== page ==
PANDA: Right to Read report offers a great opportunity

Erin Panda, Assistant Professor of Child and Youth Studies at Brock University, had a piece recently published in The Hamilton Spectator in which she advocated for new methods to be used when teaching children to read in Ontario schools.

She writes:

“Every day my daughter tells me about the letter sounds she learned in kindergarten. Yesterday it was “ng” as in the picture she drew of her “strong” daddy.

As a cognitive neuroscientist who studies the link between learning to read and changes in the brain, I am relieved that her teacher has chosen to emphasize phonics instruction — teaching the relationship between the sounds of language and the way they look in print.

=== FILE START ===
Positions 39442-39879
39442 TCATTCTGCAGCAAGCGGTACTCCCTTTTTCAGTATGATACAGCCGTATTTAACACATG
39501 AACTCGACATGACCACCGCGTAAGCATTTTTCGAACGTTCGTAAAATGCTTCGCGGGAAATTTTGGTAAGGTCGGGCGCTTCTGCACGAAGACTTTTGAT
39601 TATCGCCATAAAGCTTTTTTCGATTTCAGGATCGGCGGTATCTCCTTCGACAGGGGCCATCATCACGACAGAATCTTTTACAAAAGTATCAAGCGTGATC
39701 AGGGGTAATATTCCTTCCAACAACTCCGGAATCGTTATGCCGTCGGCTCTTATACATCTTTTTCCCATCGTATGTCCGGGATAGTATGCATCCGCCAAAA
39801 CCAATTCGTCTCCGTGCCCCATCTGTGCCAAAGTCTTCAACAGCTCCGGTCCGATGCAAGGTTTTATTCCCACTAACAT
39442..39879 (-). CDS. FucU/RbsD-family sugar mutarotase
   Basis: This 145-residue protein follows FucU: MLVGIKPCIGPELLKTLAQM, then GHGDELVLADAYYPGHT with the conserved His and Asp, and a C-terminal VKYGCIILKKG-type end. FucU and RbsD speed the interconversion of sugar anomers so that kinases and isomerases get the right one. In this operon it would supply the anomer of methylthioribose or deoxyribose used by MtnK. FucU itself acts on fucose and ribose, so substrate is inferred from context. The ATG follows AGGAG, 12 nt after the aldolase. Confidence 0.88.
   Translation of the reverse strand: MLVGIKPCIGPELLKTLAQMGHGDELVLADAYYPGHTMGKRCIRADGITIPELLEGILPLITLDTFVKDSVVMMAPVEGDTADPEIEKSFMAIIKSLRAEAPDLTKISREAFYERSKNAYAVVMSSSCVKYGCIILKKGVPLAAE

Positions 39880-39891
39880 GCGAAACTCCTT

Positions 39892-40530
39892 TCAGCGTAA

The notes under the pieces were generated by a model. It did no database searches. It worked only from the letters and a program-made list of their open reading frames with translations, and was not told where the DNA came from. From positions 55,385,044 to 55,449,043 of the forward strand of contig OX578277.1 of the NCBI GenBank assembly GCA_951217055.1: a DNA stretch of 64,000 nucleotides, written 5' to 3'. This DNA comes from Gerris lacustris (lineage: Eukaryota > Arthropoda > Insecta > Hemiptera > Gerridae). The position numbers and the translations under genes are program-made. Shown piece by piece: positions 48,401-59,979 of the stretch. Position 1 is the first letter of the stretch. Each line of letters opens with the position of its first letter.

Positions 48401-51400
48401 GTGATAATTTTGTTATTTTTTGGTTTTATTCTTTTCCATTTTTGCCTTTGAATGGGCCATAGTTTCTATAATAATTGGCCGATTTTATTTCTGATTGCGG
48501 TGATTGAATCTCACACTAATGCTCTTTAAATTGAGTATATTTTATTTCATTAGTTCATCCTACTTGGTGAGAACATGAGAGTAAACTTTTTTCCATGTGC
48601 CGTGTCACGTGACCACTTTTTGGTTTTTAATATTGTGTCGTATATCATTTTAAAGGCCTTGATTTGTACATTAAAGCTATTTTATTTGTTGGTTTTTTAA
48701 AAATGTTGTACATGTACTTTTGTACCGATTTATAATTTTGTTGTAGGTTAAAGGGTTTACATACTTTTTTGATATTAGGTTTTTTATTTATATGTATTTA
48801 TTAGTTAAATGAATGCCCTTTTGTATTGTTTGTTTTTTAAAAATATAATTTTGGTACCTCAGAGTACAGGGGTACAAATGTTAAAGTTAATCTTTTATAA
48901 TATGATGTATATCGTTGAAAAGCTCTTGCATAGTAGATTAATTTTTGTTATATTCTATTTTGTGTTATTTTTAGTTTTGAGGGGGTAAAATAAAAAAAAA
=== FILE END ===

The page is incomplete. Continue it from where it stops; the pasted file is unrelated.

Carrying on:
Decades of research shows that a “structured” approach to literacy puts students on the right track to becoming fluent readers. This includes explicit and systematic phonics instruction and other strategies for recognizing parts of words and spelling, along with teaching new vocabulary and strategies for understanding what they read. 

Unfortunately, this focus on phonics is not found in most kindergarten/Grade 1 classrooms in Ontario. The Ontario curriculum has instead focused on the “3-cuing method,” which encourages students to guess words using context, pictures or grammatical cues. This “inquiry” approach to literacy assumes that children will learn to read and write merely by being exposed to print.

But learning to read is not a natural process. It requires the brain to rewire itself so the parts that recognize visual patterns are tightly linked to the parts that sequence speech sounds and store word meanings. The “3-cuing method” is an ineffective way for beginning readers to make those links and learn how to decode new words, but it remains the main method promoted in the Ontario language curriculum.”

Continue reading the full article on the Hamilton Spectator website.

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